• Auxin transport inhibitors: Chemicals known as auxin transport inhibitors slow down the movement of auxins from the shoot tip. These auxins inhibit the growth of feather-forming lateral buds on the main stem. Reduction in the auxin flow allows these buds to break and grow into feathers.
  • Gibberellins and cytokinins: Research conducted principally in the USA has shown that sprays of Promalin can greatly improve feather production on apple trees in their maiden year.  Promalin is a mixture of the gibberellins A4 and A7(GA4+7) and the cytokinin,  benzyl adenine (BA). Sprays at high volume (at the USA label recommended     concentrations) are applied when the scion central leader is growing actively. Unfortunately, Promalin is not approved for use in the UK.
  • Surfactants: Research conducted in Canada and the USA has shown that, occasionally, certain types of surfactant can, when sprayed onto actively growing apple trees in the nursery, induce feathering. None of the surfactants shown to have this beneficial activity are available for use in the UK.

The influence of rootstock or interstock (interstem)

Precocity of flowering is greatly influenced by choice of rootstock or interstock. Irrespective of the vigour of tree desired, the apple grower should always choose the rootstock, or rootstock/interstock combination, which is likely to induce precocious cropping.

  • Trees grafted onto most of the dwarfing rootstocks currently available begin flowering more quickly following planting than trees raised on most of the more invigorating rootstocks.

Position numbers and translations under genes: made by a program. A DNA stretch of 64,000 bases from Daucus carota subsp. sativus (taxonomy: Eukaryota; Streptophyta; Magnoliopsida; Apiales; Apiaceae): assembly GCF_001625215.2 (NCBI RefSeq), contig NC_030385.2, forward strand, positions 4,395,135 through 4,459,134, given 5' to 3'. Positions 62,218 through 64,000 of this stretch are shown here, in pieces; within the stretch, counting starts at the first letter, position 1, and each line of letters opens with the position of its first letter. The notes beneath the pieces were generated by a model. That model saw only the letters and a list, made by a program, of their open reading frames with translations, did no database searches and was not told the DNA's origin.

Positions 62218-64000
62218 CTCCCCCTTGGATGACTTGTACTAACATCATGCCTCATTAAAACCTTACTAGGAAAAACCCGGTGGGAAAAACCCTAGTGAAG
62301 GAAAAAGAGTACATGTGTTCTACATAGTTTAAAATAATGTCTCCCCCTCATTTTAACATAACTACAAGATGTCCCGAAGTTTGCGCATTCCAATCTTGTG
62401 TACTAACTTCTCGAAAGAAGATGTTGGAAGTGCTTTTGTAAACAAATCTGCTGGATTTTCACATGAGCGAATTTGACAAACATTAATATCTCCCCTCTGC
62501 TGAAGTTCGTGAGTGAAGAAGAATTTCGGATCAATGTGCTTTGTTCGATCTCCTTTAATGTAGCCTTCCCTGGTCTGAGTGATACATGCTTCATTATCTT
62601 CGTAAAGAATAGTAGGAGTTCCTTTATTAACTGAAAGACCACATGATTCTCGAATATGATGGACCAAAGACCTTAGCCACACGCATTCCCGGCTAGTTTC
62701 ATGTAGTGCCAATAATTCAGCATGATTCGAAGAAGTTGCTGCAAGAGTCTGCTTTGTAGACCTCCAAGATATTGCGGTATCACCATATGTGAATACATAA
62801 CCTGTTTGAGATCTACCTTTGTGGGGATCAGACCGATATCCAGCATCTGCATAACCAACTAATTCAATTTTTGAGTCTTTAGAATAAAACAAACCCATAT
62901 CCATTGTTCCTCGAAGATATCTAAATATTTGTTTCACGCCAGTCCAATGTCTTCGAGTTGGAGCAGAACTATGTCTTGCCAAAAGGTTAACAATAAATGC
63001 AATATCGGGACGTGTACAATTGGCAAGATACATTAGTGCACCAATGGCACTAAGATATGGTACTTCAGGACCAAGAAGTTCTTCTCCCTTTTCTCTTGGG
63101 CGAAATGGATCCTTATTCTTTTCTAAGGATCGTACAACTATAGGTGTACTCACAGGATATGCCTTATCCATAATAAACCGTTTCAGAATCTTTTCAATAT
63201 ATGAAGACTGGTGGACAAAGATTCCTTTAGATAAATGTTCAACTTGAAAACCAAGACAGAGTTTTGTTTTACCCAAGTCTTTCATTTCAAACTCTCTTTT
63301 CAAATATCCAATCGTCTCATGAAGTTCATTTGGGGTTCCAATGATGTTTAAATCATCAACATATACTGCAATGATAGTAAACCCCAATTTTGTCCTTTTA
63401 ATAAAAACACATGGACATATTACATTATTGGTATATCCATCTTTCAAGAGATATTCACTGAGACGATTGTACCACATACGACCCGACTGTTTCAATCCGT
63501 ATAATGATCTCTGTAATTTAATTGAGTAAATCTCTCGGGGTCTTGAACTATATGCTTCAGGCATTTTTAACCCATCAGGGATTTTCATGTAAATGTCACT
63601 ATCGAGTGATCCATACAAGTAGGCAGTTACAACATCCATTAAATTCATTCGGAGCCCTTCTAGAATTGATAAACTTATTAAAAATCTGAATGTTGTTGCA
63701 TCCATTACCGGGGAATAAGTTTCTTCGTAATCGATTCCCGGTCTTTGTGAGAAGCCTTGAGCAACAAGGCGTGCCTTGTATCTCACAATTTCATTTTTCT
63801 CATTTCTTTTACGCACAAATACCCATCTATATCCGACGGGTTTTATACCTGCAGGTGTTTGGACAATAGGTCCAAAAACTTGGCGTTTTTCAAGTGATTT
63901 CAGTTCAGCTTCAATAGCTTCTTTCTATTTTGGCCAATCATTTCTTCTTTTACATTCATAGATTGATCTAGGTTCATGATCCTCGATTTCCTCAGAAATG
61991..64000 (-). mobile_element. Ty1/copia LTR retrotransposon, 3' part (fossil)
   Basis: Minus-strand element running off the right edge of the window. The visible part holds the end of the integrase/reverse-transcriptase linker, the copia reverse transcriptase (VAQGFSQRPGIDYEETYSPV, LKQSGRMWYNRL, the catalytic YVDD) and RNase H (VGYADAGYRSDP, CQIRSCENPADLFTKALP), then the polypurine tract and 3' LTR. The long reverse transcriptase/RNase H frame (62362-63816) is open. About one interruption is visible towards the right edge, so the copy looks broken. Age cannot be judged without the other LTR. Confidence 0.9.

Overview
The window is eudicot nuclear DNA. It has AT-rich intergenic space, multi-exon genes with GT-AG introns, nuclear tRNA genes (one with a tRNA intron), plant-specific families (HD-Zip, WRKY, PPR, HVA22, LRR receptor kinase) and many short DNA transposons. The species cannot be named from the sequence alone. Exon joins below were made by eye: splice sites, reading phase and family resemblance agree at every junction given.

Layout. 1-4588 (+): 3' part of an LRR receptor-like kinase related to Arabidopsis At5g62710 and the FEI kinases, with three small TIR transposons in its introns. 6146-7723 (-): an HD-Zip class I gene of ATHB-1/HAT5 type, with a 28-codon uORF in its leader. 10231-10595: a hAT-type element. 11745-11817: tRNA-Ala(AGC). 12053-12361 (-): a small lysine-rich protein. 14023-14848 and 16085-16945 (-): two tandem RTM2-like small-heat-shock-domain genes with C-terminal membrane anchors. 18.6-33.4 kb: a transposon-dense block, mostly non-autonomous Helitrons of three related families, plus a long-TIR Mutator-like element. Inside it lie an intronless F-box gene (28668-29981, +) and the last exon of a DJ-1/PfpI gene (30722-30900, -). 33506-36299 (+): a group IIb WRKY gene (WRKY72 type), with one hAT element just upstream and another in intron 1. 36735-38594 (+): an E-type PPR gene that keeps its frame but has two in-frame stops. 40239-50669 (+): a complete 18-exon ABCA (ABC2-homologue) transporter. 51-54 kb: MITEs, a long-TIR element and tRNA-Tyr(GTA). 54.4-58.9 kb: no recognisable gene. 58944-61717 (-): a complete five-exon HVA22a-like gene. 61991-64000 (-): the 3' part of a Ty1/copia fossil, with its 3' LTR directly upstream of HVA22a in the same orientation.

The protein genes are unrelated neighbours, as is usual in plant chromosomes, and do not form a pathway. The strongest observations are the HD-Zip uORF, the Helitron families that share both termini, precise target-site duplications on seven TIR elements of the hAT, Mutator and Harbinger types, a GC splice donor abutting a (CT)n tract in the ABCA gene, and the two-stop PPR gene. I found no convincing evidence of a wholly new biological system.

• However, the semi-vigorous rootstocks MM.106, and M.116 (AR 86-1-25) and the vigorous rootstock M.25 are exceptions to this rule.
  • All three of these rootstocks induce much better precocity in scions than most other rootstocks in the same vigour categories.

 Dwarfing apple rootstocks that induce good floral precocity

Super dwarfing

Dwarfing

Semi-dwarfing

Semi-vigorous

Vigorous

M.27

M.8

M.26

MM.106

M.25

M.20

M.9*

Mark

M.116

J-TE-G

Ottawa 3

P.14

P.22

P.2

Bud 9

P.16

J-TE-E

Rootstocks

  • Increasing the height above ground level of budding apple scions onto dwarfing rootstocks increases the dwarfing effect on the scion and may also increase precocity of flowering.
  • Using a dwarfing rootstock as an interstock, between the scion and a more invigorating rootstock, dwarfs trees more than if trees were raised directly on the invigorating rootstock.
  • These interstocks also improve precocity of flowering.
  • Increasing the length of interstock used, up to 25 or 30cm, also increases the effects on scion dwarfing and precocity.

Dutch research has shown that use of other scion varieties as interstems (between the rootstock and the main scion variety) can also improve precocity of flowering.

  • Interstems, of the varieties Golden Delicious or Zoet Aagt, have both induced such benefits in scions.

The importance of tree age and transplanting ‘check’

Trees planted as two-year-olds generally come into flowering quicker than trees planted as one-year-old maidens. Part of this effect is explained by the increased branching (feathering) that is commonly found on two-year-old trees.